Nos. 296, 297.
Argued June 3, 1969. —
Decided July 3, 1969.
APPEAL from a judgment of the circuit court for Milwaukee county: MAURICE M. SPRACKER, Circuit Judge. Affirmed.
For the appellant there were briefs by Foley, Sammond Lardner, attorneys, and Herbert P. Wiedemann of counsel, all of Milwaukee, and oral argument by Mr. Wiedemann.
For the respondent Wisconsin Employment Relations Commission the cause was argued by William H. Wilker, assistant attorney general, with whom on the brief was Robert W. Warren, attorney general.
For the respondent Association of Municipal Attorneys of Milwaukee there was a brief and oral argument by Herbert F. Sonnenberg of Milwaukee.
Action to review a certification by the Wisconsin Employment Relations Commission (hereinafter "WERC") of the Association of Municipal Attorneys of Milwaukee (hereinafter "Attorneys' Association) as the collective bargaining representative for the attorneys employed in the office of the city attorney of Milwaukee.
Although two separate cases are presented here, there is only one issue involved. The WERC filed only one memorandum decision; the circuit court filed only one decision; and only one judgment is appealed from. The two cases will be treated as one for the purposes of appeal.
The facts are undisputed. On November 16, 1966, the Attorneys' Association requested an election pursuant to sec. 111.70, Stats., to determine whether the Attorneys' Association was entitled to act as the collective bargaining representative for the attorneys employed in the office of the city attorney of Milwaukee. The city attorney and his deputy were excluded from the collective bargaining unit.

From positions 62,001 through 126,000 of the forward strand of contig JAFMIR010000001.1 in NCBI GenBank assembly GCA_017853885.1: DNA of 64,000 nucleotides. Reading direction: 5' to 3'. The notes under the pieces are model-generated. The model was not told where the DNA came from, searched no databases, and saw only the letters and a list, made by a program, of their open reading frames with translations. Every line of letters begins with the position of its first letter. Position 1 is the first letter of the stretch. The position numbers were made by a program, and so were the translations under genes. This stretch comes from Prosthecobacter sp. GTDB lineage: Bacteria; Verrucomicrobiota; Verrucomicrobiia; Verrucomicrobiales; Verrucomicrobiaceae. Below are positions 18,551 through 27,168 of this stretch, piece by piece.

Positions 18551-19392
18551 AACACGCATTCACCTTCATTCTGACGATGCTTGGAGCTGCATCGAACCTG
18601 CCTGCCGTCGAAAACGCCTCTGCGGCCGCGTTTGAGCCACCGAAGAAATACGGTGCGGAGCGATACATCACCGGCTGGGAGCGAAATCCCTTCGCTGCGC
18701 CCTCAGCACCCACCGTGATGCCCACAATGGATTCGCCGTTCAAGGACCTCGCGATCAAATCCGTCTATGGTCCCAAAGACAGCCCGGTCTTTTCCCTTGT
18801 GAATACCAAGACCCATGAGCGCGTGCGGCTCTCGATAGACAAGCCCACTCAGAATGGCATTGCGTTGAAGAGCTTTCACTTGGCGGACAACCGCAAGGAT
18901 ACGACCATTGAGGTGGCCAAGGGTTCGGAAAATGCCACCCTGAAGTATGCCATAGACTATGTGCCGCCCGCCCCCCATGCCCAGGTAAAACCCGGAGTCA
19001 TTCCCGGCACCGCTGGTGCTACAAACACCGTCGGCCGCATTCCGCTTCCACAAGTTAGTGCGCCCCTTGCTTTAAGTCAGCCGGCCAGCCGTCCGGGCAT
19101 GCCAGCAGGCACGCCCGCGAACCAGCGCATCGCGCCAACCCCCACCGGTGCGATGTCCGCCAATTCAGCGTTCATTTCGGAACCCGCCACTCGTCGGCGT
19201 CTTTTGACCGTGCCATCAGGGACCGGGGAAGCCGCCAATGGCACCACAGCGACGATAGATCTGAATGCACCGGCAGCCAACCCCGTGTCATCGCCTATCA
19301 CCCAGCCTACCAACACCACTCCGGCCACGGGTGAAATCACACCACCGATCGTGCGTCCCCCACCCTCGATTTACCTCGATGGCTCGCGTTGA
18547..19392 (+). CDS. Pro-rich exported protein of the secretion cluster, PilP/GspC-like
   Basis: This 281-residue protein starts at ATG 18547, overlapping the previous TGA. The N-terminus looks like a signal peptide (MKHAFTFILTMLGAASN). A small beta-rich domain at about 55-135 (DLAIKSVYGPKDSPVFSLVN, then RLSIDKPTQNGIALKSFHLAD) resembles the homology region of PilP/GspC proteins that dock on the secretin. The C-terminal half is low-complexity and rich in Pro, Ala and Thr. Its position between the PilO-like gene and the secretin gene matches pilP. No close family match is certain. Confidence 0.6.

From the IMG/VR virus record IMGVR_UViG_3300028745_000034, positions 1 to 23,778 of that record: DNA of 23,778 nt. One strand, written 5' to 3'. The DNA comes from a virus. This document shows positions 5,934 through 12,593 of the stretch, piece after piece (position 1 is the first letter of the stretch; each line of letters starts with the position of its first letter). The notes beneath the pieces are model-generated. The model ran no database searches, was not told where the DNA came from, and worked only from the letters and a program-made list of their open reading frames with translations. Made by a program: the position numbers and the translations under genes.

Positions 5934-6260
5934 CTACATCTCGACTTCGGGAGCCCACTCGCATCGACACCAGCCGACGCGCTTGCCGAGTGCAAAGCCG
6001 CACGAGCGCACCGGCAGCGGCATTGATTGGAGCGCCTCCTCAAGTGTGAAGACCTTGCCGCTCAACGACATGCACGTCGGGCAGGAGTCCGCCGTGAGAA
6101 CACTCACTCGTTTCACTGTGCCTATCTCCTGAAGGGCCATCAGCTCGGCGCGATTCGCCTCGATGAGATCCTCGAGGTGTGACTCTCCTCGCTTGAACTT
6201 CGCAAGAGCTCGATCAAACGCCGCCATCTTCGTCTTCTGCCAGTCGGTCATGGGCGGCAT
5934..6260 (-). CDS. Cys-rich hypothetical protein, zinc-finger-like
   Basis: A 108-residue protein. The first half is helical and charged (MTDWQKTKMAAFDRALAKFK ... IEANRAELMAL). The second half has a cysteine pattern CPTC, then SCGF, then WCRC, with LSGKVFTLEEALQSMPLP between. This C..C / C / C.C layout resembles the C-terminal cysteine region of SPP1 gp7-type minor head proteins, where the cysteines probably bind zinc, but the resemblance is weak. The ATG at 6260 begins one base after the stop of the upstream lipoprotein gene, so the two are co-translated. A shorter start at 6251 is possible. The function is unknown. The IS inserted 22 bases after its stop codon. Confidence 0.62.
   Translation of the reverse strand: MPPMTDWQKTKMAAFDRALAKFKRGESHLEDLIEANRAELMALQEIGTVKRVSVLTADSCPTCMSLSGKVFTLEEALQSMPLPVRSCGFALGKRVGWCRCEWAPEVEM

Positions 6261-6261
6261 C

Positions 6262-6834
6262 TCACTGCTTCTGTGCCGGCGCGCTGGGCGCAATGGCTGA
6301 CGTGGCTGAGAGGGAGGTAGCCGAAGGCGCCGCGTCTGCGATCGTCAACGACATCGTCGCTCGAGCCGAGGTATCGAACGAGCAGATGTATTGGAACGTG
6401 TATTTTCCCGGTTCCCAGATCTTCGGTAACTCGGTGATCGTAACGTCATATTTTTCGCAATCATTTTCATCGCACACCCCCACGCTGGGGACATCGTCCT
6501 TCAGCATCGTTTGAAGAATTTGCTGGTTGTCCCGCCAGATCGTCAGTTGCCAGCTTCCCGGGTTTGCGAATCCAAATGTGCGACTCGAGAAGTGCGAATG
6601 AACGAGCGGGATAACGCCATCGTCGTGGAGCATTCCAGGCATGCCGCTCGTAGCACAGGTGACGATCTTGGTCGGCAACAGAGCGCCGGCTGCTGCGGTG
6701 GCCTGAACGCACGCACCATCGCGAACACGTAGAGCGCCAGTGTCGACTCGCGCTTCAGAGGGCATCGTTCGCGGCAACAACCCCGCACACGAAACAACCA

The city of Milwaukee contested the election request on the ground that the attorneys in question were members of the city management team and that they were not eligible for collective bargaining under sec. 111.70, Stats.
The matter of the election request was heard before the WERC on January 5, 1967. On July 10, 1967, the WERC ordered that the election be held. In a memorandum opinion accompanying the directive, the WERC admitted that the attorneys employed by the city attorney's office furnished legal assistance and advice to various boards and commissions of the city of Milwaukee, that the attorneys had access to classified information, and that while the attorneys might be considered part of the management team of the city, they were not managerial employees in any employer-employee relationship. In addition to excluding the city attorney and the deputy city attorney from the collective bargaining unit, however, an assistant city attorney, John Kitzke, who actively participated as a labor negotiator for the city of Milwaukee, was barred from participating in the employee unit.
On August 9, 1967, an election was held to determine whether the attorneys wanted to be represented by the Attorneys' Association. Twenty attorneys were eligible to vote, and 19 actually voted. All votes cast were in favor of the Association.
On August 24, 1967, the WERC certified the Attorneys' Association as the exclusive bargaining agent of the attorneys.